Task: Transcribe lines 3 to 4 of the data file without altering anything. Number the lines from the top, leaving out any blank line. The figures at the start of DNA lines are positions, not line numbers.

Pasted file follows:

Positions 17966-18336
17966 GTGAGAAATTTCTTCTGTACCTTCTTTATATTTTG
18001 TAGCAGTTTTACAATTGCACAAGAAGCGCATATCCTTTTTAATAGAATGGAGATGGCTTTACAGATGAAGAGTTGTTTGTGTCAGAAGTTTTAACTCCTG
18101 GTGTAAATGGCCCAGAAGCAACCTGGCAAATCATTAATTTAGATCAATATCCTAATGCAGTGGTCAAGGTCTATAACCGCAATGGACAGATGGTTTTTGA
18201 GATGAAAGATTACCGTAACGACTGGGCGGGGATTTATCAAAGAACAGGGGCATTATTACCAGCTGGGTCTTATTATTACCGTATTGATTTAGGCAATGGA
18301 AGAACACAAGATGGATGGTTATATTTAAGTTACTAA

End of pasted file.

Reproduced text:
18001 TAGCAGTTTTACAATTGCACAAGAAGCGCATATCCTTTTTAATAGAATGGAGATGGCTTTACAGATGAAGAGTTGTTTGTGTCAGAAGTTTTAACTCCTG
18101 GTGTAAATGGCCCAGAAGCAACCTGGCAAATCATTAATTTAGATCAATATCCTAATGCAGTGGTCAAGGTCTATAACCGCAATGGACAGATGGTTTTTGA